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Figure 1. PRISMA flowchart.
Figure 1. PRISMA flowchart.
Ijerph 18 06939 g001
Figure 2. Bias Analysis Graph.
Figure 2. Bias Analysis Graph.
Ijerph 18 06939 g002
Table 1. Legend (in alphabetical order): BP = Breathing Playlist, CG = Control Group, DMI = Daily Mood Index, ED = eating disorder, EP = Energy Playlist GAD-7 = Generalized Anxiety Disorder-7, GIS = Gain-and-Issue Scale, HCP = healthcare provider, IG = Intervention Group, MD = mental disorder, MTC = Music Team Care, NCD = neurocognitive disorder, PHQ-9 = Patient Health Questionnaire-9, PSS = Perceived Stress Scale, QoL = quality of life, RCSES = Revised Caregiving Self-Efficacy Scale, SARI = severe acquired brain injury, SAS = Zung Self-Rating Anxiety Scale, SF-36v2 = Short Form 36 version 2, SSRS = Social Support Rating Scale, SUF = Subjective Units of Feeling Scale, ZBI = Zarit Burden Interview Scale.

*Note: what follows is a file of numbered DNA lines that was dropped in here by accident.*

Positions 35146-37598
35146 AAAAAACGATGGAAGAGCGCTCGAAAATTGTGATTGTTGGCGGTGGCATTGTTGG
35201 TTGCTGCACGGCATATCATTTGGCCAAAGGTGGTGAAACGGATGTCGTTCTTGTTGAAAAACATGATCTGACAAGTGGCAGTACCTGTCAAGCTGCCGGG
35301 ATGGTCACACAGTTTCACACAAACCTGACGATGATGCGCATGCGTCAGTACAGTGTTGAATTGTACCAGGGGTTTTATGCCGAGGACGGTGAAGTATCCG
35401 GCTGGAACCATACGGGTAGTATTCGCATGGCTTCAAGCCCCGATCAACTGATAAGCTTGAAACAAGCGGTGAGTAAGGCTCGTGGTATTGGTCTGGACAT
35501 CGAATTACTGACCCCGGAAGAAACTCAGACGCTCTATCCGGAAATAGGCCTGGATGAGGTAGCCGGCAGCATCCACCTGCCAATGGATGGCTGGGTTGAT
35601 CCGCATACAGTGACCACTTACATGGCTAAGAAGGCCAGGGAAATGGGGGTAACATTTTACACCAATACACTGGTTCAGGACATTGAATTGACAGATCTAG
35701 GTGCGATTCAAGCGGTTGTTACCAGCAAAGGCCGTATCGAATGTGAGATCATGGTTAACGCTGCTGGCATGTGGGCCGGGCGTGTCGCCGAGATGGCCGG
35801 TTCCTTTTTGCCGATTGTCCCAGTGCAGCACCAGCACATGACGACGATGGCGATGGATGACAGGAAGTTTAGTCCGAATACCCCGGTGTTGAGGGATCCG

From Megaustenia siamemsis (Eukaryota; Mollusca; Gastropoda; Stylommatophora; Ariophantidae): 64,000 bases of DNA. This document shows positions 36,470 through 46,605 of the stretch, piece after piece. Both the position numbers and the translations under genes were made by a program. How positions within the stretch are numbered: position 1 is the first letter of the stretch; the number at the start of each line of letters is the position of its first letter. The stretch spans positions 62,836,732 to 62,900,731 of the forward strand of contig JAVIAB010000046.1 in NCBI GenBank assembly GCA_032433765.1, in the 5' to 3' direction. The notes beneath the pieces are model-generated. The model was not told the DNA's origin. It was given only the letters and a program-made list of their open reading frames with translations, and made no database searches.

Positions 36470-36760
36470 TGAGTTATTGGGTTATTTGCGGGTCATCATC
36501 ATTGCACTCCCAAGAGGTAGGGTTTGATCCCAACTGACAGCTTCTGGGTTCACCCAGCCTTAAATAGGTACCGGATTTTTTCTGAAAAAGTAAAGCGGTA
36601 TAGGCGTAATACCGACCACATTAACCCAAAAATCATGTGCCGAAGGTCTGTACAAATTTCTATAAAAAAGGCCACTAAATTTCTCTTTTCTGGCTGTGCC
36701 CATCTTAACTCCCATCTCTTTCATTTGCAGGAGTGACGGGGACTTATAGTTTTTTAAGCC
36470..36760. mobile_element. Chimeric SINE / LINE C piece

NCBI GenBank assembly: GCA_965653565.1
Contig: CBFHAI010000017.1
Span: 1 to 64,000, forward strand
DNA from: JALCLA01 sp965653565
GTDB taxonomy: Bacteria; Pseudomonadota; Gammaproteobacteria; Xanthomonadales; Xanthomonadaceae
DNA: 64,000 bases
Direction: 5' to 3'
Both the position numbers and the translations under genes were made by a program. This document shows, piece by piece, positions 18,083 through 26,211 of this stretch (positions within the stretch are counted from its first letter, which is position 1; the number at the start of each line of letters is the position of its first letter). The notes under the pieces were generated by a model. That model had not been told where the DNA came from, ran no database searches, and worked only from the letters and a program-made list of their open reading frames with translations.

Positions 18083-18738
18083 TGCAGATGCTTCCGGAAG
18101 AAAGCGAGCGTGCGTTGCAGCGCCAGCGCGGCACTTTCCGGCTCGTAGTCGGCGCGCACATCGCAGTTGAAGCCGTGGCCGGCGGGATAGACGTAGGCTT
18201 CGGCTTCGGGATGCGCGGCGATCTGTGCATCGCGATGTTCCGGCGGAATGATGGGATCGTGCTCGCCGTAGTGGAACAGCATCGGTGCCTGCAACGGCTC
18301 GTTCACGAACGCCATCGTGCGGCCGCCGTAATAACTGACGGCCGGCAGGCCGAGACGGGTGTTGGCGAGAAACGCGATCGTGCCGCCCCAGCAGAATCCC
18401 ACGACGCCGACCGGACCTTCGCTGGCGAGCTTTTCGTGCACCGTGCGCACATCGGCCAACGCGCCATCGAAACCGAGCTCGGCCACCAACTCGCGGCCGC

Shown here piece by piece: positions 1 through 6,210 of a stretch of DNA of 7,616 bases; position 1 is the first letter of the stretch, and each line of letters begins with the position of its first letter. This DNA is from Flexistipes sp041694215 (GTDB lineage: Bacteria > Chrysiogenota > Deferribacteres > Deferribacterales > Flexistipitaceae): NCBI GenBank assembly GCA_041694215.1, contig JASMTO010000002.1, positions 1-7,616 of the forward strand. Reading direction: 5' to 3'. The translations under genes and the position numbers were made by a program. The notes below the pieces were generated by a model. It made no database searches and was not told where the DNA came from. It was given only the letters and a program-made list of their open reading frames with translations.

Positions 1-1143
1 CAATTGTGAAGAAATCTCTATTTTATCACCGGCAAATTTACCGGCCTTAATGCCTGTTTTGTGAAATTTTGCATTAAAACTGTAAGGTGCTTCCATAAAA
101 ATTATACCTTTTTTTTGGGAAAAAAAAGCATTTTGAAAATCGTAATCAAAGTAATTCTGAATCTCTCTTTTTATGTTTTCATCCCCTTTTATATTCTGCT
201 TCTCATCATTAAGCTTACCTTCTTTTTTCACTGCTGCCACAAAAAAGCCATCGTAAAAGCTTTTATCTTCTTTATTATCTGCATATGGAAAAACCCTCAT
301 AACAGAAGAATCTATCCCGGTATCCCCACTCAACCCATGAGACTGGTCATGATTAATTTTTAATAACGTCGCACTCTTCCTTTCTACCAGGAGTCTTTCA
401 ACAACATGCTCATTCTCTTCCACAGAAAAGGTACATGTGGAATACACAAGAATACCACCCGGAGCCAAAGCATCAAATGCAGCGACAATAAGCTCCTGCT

Table 1. Legend (in alphabetical order): BP = Breathing Playlist, CG = Control Group, DMI = Daily Mood Index, ED = eating disorder, EP = Energy Playlist GAD-7 = Generalized Anxiety Disorder-7, GIS = Gain-and-Issue Scale, HCP = healthcare provider, IG = Intervention Group, MD = mental disorder, MTC = Music Team Care, NCD = neurocognitive disorder, PHQ-9 = Patient Health Questionnaire-9, PSS = Perceived Stress Scale, QoL = quality of life, RCSES = Revised Caregiving Self-Efficacy Scale, SARI = severe acquired brain injury, SAS = Zung Self-Rating Anxiety Scale, SF-36v2 = Short Form 36 version 2, SSRS = Social Support Rating Scale, SUF = Subjective Units of Feeling Scale, ZBI = Zarit Burden Interview Scale.